“Alexa, turn on Mom.”
The kitchen lights flicker on for Richard Bernard, 45, at his apartment at Inglis Gardens on Belmont Avenue. Until last summer, Bernard, whose movement disorder leaves him unable to walk or speak with ease, was living down the block at Inglis House, an assisted-living facility. But he wanted to live on his own.
In August, he got his wish and moved next door to his own place — with the help of Amazon’s Echo device, which uses Alexa voice-recognition device to help Bernard control the lights and temperature, and open the front door.
Voice-recognition devices aren’t just helping to create smart homes, they’re also helping those with disabilities live on their own more than ever before. For those like Bernard, who lived in Inglis House for 17 years, a new technology pilot project is bringing immense freedom.
Inglis has funding for and is installing the Echo in 25 of its independent-living apartments, at a cost of $3,500 per unit, including software and training. It hopes to do more.
The cost for the basic smart-home package in Bernard’s apartment included the Echo, an Amazon Dot, a Nest thermostat, a Ring doorbell, a Schlage Smart Lock, a Wink Hub, and smart switches and lights. The equipment allows for independent control of thermostat, lights, and security through the Echo and Wink Hub.
“We plan on educating our consumers who own the Amazon Echo to download new skills from the open-source Amazon database,” said Inglis marketing head Gary Bramnick. Inglis will share data from the 25 residents with partners such as Amazon and Mobiquity.
Inglis pushes the technological frontier when it comes to its residents. The nonprofit has set up a state-of-the-art computer lab to operate its Adapted Technology Program, where IT professionals work with folks like Bernard to test new products that enable them to use the internet, play computer games, and communicate over Skype using EyeGaze eye-movement-driven speech-generating devices made by Tobii/Dynavox and 3-D printed phone cases. Many of the smart-home devices are built into motorized wheelchairs.
Inglis partners with disease-specific groups such as the National MS Society’s Greater Delaware Valley Chapter, ALS Greater Philadelphia Chapter, the Library for the Blind and Physically Disabled, and HelpHOPELive. But local businesses are also partners, including Comcast, HealthSignals, and Mobiquity, which has offices in Wayne, and many have made a pilgrimage to the Inglis lab to test new products, such as Comcast’s voice-activated Xfinity TV remote.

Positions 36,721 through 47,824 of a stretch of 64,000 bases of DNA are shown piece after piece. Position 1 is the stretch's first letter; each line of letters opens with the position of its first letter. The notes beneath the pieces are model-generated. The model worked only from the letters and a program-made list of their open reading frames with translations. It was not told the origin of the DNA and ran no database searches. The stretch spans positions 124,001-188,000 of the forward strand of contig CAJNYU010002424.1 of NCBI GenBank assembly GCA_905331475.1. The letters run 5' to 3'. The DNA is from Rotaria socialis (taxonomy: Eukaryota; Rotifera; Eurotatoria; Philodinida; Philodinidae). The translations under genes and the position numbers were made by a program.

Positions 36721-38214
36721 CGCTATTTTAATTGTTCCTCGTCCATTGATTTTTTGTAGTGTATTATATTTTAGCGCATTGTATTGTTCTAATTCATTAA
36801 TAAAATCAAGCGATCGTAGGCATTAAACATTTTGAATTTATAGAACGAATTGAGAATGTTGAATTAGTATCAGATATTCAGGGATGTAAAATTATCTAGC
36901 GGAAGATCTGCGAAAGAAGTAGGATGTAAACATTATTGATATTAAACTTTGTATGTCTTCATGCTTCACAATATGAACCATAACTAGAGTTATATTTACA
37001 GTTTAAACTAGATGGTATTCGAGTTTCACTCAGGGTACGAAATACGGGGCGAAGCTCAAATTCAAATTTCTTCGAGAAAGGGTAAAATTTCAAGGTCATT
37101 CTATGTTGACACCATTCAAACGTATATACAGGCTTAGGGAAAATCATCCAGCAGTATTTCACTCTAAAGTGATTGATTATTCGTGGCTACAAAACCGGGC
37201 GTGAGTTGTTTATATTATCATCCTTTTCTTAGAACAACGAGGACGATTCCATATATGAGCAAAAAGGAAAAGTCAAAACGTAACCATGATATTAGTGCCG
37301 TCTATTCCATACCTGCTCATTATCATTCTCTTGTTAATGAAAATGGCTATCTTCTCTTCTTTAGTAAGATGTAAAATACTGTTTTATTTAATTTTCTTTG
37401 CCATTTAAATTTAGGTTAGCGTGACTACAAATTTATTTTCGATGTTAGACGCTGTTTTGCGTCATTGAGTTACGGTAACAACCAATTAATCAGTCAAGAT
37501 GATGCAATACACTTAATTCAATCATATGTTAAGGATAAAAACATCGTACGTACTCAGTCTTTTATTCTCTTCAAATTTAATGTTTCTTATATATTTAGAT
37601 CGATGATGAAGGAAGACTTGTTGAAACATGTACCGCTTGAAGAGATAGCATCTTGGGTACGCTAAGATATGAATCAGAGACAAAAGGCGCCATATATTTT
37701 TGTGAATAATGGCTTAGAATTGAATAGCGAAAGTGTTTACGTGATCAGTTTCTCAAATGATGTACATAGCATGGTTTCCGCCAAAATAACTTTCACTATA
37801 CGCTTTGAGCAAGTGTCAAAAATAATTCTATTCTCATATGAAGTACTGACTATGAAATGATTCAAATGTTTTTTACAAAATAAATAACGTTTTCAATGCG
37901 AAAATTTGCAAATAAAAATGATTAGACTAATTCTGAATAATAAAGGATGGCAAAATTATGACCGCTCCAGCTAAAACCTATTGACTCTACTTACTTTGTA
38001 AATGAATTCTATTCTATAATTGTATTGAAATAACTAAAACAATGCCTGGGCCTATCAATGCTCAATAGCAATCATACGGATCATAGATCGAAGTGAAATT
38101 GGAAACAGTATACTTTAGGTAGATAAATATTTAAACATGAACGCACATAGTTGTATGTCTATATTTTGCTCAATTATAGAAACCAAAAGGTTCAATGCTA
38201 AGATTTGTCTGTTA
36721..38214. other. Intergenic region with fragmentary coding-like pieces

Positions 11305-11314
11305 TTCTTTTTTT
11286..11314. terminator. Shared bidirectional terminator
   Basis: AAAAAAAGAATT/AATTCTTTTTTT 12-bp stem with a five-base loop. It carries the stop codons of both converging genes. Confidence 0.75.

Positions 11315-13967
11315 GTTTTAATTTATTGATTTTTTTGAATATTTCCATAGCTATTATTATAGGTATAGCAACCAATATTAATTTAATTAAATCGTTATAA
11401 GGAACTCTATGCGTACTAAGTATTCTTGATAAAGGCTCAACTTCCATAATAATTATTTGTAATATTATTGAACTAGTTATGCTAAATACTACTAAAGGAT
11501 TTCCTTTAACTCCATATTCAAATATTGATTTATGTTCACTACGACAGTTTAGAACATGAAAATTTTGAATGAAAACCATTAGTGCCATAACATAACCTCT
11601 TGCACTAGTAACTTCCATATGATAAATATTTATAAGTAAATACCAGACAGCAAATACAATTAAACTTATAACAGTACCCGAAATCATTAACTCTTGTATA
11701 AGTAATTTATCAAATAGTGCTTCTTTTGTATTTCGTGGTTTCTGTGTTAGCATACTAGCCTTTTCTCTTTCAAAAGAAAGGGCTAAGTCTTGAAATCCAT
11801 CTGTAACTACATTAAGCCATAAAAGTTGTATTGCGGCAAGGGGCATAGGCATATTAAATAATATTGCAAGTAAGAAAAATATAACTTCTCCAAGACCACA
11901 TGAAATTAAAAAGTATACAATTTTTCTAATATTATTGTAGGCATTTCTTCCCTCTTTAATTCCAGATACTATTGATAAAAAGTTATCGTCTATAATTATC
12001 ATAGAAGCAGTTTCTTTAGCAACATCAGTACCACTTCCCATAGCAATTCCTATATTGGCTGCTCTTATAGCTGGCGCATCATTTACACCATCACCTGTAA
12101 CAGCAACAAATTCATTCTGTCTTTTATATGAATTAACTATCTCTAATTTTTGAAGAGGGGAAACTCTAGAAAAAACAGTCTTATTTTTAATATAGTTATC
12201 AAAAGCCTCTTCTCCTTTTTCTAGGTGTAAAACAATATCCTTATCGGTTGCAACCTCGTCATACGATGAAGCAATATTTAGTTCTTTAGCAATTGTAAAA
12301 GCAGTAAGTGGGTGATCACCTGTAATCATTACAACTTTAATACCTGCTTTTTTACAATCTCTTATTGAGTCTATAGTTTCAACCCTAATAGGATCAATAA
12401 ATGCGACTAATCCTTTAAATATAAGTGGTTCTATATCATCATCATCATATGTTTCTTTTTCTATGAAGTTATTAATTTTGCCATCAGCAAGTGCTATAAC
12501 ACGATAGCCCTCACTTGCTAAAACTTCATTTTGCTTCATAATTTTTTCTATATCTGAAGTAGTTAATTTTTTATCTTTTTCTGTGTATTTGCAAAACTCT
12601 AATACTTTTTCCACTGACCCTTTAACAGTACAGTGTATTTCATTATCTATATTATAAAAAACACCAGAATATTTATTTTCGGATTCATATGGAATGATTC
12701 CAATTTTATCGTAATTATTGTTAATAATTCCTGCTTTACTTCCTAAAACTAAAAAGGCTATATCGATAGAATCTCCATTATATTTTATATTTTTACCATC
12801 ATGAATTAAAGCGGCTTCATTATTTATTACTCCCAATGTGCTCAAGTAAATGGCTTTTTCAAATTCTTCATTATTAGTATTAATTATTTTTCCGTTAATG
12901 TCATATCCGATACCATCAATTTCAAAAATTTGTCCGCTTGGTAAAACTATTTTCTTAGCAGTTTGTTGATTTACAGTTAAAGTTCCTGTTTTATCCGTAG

But the project with Amazon’s Alexa represents the program’s latest push. Inglis wants tech companies to build in the capabilities from the start. “Business really needs to consider this population when creating products,” said Dyann Roth, president and CEO of Inglis.
Health plans, managed-care providers, and local, state, and federal agencies must recognize these technologies as part of daily routines, which may eventually be covered and reimbursed fully.
“Insurers are very interested in these technologies, and we anticipate that they will support paying for the technologies and some of the support associated. But to date they have not,” Roth said. Morever, people with disabilities “will not be able to use any of it without the human support. And that is what we will need funding to expand and sustain.”
Inglis’ budgeted revenues for fiscal 2018 total $42 million, with 619 employees serving 252 residents in the long-term-care community (Inglis House); about 500 clients in 350 affordable, accessible apartment units; and more than 500 who live independently in the area. For fiscal year 2017, Inglis’ operating budget for the Adapted Technology Program totaled $470,000, including the internal lab, in-room support, and the testing lab, as well as the Community Computing Programming. About $50,000 was spent throughout the year for new equipment and upgrades to software for monitors, keyboards, and EyeGaze boxes for the residents, many of whom type on computers using one finger or just their eyes.
“None of these funds are reimbursed. All of the funds supporting Adapted Tech come from donations and grants,” Bramnick said.
Mobiquity CEO John Castleman visited Inglis to help program the device for Bernard and other residents, and in the process realized that voice-driven technology is a game-changer.
“I went to Inglis and saw residents testing the voice-activated devices, and I called Amazon, and they immediately got it. What we’ll probably do together, Amazon, Mobuiqity and Inglis, is work on ‘skills’ for Alexa. We create them for Inglis to make it easier for residents to use speech, even for those who aren’t completely verbal,” Castleman said.
Bernard, for instance, has dystonia, a movement disorder characterized by painful, prolonged muscle contractions that result in abnormal movements and postures, and can lead to cramping of the feet or hands, curling toes, or turning and twisting of the neck. For Bernard, it can also make it harder to instruct Alexa with full sentences, so the device was programmed for him to control the lights and change the temperature with a single word.
“Turn off Mom,” he tells his smart-home device. Mom is the word he chose for the kitchen, and the kitchen lights turn off. The word Bill, his brother’s name, turns on and off the lights in his bedroom, while John — his inside joke — controls lights in the bathroom.
“Voice activation is a huge help to Inglis’ constituents,” said Castleman, of Mobiquity, which is helping to program Alexa to understand one-word commands.
Bernard and his community IT director, Michael Strawbridge, settled on one-word commands for the Echo in his apartment.
“We figured we could change the commands to words that Richard could say, but also people whom he doesn’t get to see much,” said Strawbridge. “He found words that he could say and enjoys saying.”